The time period of Fall 2002 to Spring 2003 saw unprecedented anti-war activism throughout the world. In Cleveland, an organization called the Northeast Ohio Antiwar Coalition (NOAC) formed to counter the US push for war against Iraq. Cleveland anarchists organized with NOAC, but also independently, sponsoring “feeder marches” that “fed into” the official NOAC events. Feeder organizers did this to project an autonomy of action and promote a broader philosophy. Their un-permitted and radical events marched under the banner of “Stop the War – Fight the System!” The public announcement of the first feeder provoked a long-standing fear from mainstream peace activists of “anarchist violence” and property destruction, concerns that were eventually proven to be un-substantiated. These events grew the anti-authoritarian movement in Cleveland and helped to lay the groundwork for mass civil disobedience after the war began.

Anarchism and Social Movements
The anti-war movement in the US has included the organized presence of anarchists. Anarchists believe in and work towards the two-fold goal of (1) dismantling oppressive institutions, hierarchies, and authorities, and in their place, (2) creating cooperative and horizontal social relationships based upon the principles of self-determination, mutual aid, direct action, and voluntary association.

Fitzgerald and Rodgers (2000) offer one of the best scholarly models for classifying anarchist organizations. Radical social movement organizations (RSMOs) are non-hierarchical and participatory organizations, which use diverse tactics and alternative communication channels, and are very likely to have few resources and intense institutional opposition. This typology works well even with anarchistic “non-organizations”.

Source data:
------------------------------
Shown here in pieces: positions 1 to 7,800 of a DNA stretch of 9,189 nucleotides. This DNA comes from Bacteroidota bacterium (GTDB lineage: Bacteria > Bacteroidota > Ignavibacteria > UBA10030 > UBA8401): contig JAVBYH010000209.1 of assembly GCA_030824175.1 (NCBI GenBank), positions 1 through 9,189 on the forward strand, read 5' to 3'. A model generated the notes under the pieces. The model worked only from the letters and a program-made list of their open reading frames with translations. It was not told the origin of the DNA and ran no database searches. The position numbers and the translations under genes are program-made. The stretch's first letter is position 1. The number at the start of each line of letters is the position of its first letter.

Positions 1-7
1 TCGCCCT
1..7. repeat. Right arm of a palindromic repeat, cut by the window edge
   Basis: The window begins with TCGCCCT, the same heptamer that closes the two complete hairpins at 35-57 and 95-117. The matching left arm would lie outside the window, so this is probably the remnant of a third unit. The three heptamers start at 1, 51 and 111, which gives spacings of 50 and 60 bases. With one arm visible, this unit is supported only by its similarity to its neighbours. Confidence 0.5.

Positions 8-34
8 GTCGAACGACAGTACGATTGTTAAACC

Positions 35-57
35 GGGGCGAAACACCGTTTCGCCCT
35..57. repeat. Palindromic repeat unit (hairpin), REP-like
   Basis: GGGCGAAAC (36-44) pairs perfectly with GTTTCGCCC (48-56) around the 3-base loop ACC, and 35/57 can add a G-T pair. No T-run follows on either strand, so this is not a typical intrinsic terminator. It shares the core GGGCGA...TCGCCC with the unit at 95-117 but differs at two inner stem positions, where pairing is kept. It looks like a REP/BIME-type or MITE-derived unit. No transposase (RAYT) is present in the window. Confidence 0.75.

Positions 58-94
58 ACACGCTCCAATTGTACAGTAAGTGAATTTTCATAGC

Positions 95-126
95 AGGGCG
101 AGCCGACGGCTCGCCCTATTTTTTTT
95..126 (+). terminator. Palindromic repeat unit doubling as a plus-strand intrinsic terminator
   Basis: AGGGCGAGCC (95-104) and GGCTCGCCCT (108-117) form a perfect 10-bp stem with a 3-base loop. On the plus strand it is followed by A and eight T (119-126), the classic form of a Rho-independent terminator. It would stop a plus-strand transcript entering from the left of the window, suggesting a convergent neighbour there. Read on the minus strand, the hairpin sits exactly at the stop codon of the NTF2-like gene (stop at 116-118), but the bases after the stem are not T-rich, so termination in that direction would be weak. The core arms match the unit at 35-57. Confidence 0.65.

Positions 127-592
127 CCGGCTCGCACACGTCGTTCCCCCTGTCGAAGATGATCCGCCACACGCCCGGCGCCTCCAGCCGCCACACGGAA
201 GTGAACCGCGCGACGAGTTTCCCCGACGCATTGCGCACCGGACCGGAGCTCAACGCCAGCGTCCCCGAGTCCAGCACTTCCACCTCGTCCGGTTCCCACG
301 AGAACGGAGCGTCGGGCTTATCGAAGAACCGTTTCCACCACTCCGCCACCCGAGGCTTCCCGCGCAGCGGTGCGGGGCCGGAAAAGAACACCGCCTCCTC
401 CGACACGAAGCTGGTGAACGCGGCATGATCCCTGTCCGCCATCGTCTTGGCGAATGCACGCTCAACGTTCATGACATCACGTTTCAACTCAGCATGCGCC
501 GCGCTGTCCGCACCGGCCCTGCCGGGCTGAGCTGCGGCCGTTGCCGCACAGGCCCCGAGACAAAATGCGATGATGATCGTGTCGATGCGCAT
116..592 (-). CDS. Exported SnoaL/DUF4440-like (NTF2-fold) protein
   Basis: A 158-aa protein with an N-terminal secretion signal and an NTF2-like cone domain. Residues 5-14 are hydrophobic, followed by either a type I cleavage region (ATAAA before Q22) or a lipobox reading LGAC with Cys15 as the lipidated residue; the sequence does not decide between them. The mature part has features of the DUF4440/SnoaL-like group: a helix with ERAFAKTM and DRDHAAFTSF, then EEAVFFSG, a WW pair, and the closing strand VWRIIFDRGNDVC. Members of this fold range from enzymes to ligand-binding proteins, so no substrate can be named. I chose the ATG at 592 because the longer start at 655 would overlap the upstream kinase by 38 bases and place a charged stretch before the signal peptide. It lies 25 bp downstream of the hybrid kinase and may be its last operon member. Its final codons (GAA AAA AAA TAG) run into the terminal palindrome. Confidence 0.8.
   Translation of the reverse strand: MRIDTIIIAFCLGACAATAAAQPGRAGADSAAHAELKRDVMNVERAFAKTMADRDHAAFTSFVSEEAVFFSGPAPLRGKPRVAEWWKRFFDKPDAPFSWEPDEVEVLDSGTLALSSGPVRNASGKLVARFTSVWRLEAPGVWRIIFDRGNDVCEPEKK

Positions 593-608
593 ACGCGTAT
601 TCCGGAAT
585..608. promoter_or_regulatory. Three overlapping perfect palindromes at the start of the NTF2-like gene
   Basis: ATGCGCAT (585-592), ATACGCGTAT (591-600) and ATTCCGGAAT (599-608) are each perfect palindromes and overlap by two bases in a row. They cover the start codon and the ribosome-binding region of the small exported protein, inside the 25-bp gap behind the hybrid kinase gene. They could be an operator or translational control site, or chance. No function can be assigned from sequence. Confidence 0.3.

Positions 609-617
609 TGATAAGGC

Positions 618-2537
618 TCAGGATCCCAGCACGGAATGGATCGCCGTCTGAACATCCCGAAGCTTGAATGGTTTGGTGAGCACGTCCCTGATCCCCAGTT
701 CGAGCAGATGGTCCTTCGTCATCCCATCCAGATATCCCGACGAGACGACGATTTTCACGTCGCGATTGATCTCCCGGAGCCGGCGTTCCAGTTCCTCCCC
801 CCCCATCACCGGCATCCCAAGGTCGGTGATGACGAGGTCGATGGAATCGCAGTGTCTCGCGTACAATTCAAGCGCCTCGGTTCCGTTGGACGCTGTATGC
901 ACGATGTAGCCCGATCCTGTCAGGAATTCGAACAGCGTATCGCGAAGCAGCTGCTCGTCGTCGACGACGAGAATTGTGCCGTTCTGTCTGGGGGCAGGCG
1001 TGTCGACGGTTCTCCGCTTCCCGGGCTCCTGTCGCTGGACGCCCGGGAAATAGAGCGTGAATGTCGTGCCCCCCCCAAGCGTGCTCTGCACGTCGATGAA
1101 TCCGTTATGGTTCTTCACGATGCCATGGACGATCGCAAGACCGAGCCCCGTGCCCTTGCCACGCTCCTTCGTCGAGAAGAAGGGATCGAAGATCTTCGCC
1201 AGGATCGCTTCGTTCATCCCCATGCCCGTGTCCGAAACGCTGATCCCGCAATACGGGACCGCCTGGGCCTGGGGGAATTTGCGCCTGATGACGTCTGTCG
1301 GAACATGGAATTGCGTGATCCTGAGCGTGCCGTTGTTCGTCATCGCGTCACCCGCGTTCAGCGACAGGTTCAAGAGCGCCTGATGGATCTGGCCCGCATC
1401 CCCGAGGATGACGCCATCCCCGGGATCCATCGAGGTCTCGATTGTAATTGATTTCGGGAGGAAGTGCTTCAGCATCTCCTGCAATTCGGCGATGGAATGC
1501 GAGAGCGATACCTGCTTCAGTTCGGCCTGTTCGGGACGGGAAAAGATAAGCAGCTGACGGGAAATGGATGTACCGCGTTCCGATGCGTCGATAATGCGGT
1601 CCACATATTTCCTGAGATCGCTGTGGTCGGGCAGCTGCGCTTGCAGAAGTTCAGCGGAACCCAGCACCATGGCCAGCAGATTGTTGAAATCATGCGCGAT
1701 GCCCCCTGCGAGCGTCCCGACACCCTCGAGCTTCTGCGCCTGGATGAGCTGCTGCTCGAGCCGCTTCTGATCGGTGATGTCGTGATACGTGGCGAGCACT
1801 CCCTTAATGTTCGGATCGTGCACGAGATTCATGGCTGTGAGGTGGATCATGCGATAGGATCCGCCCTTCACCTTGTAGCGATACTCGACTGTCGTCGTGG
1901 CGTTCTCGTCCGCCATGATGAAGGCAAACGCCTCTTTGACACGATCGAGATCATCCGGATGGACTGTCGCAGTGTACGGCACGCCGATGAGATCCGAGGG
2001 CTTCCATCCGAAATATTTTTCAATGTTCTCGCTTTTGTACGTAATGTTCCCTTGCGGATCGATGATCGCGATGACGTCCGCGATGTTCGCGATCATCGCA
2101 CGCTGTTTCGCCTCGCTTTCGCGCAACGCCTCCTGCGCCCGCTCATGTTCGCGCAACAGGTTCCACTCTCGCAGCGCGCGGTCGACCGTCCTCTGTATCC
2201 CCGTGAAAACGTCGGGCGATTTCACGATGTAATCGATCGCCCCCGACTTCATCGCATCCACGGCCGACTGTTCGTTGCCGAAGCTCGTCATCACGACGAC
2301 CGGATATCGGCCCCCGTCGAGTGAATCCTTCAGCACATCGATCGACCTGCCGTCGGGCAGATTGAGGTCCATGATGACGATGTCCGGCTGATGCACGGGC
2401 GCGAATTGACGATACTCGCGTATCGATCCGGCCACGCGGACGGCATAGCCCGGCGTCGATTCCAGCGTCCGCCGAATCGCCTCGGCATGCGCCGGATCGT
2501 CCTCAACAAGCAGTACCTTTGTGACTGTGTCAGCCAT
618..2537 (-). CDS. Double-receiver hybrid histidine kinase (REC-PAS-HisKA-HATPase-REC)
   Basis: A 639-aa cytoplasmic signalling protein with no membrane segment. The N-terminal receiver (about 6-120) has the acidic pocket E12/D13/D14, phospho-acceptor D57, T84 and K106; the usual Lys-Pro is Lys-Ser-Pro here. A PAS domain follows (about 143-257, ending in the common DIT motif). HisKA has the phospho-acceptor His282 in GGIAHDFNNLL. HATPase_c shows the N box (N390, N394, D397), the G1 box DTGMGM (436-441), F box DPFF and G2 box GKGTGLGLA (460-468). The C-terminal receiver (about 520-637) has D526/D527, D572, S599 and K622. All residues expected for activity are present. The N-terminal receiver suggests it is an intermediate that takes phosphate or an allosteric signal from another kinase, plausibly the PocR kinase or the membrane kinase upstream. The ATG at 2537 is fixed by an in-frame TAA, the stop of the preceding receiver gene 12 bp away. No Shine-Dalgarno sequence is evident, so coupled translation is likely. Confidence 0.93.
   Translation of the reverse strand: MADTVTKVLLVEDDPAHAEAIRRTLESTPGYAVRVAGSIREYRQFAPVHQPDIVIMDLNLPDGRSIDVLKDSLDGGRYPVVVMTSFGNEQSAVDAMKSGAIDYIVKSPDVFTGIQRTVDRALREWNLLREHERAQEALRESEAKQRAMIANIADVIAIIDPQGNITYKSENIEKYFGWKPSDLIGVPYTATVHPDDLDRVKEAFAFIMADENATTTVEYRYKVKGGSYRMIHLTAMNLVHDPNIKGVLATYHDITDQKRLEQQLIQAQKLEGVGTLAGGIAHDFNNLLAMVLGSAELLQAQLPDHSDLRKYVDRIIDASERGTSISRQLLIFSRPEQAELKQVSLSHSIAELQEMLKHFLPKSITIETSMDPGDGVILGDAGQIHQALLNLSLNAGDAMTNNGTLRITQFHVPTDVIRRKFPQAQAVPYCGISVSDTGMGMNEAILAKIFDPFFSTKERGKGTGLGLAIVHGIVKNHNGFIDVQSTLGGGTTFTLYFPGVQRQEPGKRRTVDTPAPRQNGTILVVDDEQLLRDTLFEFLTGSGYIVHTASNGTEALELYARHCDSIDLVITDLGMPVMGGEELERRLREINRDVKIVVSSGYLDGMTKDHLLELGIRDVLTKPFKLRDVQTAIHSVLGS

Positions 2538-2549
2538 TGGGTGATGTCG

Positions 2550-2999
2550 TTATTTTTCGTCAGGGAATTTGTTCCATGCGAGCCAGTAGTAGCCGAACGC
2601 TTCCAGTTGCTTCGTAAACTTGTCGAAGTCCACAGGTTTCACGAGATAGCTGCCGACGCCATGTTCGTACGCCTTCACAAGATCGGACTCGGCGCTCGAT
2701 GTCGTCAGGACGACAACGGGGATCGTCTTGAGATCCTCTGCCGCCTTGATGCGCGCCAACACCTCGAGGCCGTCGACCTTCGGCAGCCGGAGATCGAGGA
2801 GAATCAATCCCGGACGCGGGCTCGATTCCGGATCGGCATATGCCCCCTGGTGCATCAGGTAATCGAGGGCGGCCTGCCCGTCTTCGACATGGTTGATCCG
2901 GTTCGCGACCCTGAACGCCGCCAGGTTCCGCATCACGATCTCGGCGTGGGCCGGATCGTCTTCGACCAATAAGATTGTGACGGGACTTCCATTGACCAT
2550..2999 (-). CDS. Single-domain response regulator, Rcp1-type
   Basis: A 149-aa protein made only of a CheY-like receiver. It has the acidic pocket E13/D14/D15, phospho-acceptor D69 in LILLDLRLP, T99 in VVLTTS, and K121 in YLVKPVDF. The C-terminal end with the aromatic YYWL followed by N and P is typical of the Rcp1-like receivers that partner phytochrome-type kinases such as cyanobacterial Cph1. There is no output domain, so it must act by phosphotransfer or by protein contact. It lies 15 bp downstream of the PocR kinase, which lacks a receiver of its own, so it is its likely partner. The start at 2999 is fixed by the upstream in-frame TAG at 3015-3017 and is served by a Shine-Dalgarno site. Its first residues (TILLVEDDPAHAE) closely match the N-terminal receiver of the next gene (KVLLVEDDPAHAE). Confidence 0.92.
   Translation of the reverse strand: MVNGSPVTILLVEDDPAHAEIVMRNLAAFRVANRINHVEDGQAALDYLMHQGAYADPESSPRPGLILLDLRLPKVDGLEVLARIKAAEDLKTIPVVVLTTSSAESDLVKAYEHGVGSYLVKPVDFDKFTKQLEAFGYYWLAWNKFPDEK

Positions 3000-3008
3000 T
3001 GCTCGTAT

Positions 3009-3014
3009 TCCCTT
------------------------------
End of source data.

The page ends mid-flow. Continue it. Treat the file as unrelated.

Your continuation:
There are two main ways in which anarchists have contributed to radical activism in recent history. First, anarchists themselves have become an important presence in protest movements. Secondly, anarchist thought has influenced the general aesthetic of direct action politics. For example, affinity groups, spokes-council arrangements, black blocs, and now feeder marches – tactics widely known in radical activist circles – are either modeled upon or owe a substantial debt to anarchist principles.

Two of these key anarchist principles are autonomy and solidarity. Although it may seem contradictory, anarchists regularly practice both concurrently. These two ideas converge most with the concept of a “diversity of tactics” (DoT). This concept suggests that activists will respect and not publicly criticize others who chose tactics different than what they chose. Some recent large demonstrations have been organized with this concept in mind; the anti-Free Trade Area of the Americas demonstrations in Quebec City in 2001 had a “three-tiered, color-coding of events to indicate varying possibilities of arrest risk and militancy” (Milstein 2001).

Very little has been written in academic circles about DoT specifically, possibly since it is a relatively new term.[1] Albertani (2002) and Starr (2006) stand in relative isolation in academic literature when favorably discussing the use of aggressive tactics in protest situations. In activist literature, however, the debates surge both strongly against (Lakey 2002, Schutt 2003) – though often on pragmatic grounds – and loosely in favor of (Starhawk 2002).[2] Lakey and Schutt conclude that “DoT” is code for “violence is permissible if not recommended”. Starhawk does not make this assumption, but instead demands more clarification. None of the above writers embrace the concept fully or without clarification.

To further muddy the waters, social movement theorists regularly conflate property destruction with “violence”, in fact so repeatedly that I will not reference the scores of works doing so. Yet, since anarchists are a central component to the upcoming discussion, I will adopt the basic anarchist assumption that property destruction is nothing other than property destruction, while violence is harm caused towards living beings.

... in Northeast Ohio